A First Course in Noncommutative Rings

  • T. Y. Lam

Part of the Graduate Texts in Mathematics book series (GTM, volume 131)

Table of contents

  1. Front Matter
    Pages i-xv
  2. T. Y. Lam
    Pages 1-50
  3. T. Y. Lam
    Pages 51-105
  4. T. Y. Lam
    Pages 107-162
  5. T. Y. Lam
    Pages 163-212
  6. T. Y. Lam
    Pages 213-274
  7. T. Y. Lam
    Pages 275-292
  8. T. Y. Lam
    Pages 345-380
  9. Back Matter
    Pages 381-400

About this book

Introduction

One of my favorite graduate courses at Berkeley is Math 251, a one-semester course in ring theory offered to second-year level graduate students. I taught this course in the Fall of 1983, and more recently in the Spring of 1990, both times focusing on the theory of noncommutative rings. This book is an outgrowth of my lectures in these two courses, and is intended for use by instructors and graduate students in a similar one-semester course in basic ring theory. Ring theory is a subject of central importance in algebra. Historically, some of the major discoveries in ring theory have helped shape the course of development of modern abstract algebra. Today, ring theory is a fer­ tile meeting ground for group theory (group rings), representation theory (modules), functional analysis (operator algebras), Lie theory (enveloping algebras), algebraic geometry (finitely generated algebras, differential op­ erators, invariant theory), arithmetic (orders, Brauer groups), universal algebra (varieties of rings), and homological algebra (cohomology of rings, projective modules, Grothendieck and higher K-groups). In view of these basic connections between ring theory and other branches of mathemat­ ics, it is perhaps no exaggeration to say that a course in ring theory is an indispensable part of the education for any fledgling algebraist. The purpose of my lectures was to give a general introduction to the theory of rings, building on what the students have learned from a stan­ dard first-year graduate course in abstract algebra.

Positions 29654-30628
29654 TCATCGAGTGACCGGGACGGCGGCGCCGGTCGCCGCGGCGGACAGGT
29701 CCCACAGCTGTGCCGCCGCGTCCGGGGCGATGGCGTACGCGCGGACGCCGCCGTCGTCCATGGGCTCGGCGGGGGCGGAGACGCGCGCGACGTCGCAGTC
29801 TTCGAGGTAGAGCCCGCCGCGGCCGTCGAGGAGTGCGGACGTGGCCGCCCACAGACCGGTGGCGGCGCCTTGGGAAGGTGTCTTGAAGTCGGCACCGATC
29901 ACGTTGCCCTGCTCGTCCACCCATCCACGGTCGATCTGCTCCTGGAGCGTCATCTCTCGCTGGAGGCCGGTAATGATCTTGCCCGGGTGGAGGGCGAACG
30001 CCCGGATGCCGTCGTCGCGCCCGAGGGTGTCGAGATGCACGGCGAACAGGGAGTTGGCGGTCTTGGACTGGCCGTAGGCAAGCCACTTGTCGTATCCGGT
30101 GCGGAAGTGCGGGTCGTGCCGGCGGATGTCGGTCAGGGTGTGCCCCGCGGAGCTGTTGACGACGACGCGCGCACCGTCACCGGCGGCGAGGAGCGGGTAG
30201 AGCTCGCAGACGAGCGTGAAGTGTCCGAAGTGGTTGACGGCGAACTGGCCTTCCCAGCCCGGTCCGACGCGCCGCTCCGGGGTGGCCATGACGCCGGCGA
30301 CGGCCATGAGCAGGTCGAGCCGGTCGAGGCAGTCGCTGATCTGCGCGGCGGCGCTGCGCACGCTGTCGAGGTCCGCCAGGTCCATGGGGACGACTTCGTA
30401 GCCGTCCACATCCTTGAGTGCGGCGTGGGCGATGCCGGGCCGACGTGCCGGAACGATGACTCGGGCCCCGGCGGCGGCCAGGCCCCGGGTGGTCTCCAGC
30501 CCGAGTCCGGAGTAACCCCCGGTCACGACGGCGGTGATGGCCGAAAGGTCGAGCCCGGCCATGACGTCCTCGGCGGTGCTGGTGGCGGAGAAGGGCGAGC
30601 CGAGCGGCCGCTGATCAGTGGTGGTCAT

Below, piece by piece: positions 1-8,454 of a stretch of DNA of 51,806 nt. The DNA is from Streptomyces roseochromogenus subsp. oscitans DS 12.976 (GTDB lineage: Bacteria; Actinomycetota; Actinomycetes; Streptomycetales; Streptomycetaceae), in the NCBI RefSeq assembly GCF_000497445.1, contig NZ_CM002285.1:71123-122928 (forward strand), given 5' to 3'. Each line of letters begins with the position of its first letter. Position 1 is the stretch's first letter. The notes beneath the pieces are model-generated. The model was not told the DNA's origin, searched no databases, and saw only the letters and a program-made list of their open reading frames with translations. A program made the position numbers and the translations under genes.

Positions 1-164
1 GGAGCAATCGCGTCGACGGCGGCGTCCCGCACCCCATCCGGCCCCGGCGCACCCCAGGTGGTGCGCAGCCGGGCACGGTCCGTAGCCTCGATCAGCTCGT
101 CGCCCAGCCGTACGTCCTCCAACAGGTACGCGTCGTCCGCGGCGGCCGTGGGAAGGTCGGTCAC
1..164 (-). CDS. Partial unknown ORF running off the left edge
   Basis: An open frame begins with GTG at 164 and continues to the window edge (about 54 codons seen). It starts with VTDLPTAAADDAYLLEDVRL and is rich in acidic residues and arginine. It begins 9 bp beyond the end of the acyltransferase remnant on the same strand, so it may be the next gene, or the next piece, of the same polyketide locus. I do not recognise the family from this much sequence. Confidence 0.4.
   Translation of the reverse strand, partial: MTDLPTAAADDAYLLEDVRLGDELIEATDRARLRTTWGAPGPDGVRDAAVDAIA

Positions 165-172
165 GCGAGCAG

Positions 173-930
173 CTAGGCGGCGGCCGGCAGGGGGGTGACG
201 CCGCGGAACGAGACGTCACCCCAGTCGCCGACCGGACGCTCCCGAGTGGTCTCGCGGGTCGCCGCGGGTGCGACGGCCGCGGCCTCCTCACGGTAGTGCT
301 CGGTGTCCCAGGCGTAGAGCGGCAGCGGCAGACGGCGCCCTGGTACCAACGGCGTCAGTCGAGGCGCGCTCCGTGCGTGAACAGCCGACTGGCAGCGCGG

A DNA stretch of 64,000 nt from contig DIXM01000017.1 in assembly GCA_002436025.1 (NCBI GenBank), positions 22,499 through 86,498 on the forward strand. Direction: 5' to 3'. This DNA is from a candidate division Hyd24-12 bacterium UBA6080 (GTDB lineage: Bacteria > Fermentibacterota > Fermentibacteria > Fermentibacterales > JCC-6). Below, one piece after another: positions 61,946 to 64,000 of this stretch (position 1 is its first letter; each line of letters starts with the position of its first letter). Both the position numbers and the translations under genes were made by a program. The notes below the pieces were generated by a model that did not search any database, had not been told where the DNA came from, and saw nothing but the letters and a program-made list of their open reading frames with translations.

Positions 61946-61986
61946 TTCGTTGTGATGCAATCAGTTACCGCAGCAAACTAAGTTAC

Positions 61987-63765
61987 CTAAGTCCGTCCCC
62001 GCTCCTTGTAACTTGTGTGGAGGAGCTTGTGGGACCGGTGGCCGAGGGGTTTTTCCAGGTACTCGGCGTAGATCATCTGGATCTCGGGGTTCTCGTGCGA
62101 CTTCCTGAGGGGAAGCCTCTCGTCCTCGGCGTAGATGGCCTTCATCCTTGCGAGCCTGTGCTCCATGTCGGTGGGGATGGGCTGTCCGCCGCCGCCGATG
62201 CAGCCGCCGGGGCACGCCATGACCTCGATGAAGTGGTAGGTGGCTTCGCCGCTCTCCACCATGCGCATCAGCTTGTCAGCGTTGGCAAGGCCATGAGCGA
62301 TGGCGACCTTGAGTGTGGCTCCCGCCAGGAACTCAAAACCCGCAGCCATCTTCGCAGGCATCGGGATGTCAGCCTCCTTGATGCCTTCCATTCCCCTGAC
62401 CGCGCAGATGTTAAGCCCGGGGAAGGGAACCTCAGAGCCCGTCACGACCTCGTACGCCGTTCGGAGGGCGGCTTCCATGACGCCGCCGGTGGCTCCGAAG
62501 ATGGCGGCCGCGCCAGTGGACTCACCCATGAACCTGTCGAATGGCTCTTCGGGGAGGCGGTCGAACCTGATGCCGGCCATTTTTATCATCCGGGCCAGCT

Keywords

Abstract algebra Group theory Representation theory algebra ring theory

Authors and affiliations

  • T. Y. Lam
    • 1
  1. 1.Department of MathematicsUniversity of CaliforniaBerkeleyUSA

Bibliographic information

  • DOI https://doi.org/10.1007/978-1-4684-0406-7
  • Copyright Information Springer-Verlag New York 1991
  • Publisher Name Springer, New York, NY
  • eBook Packages Springer Book Archive
  • Print ISBN 978-1-4684-0408-1
  • Online ISBN 978-1-4684-0406-7
  • Series Print ISSN 0072-5285
  • About this book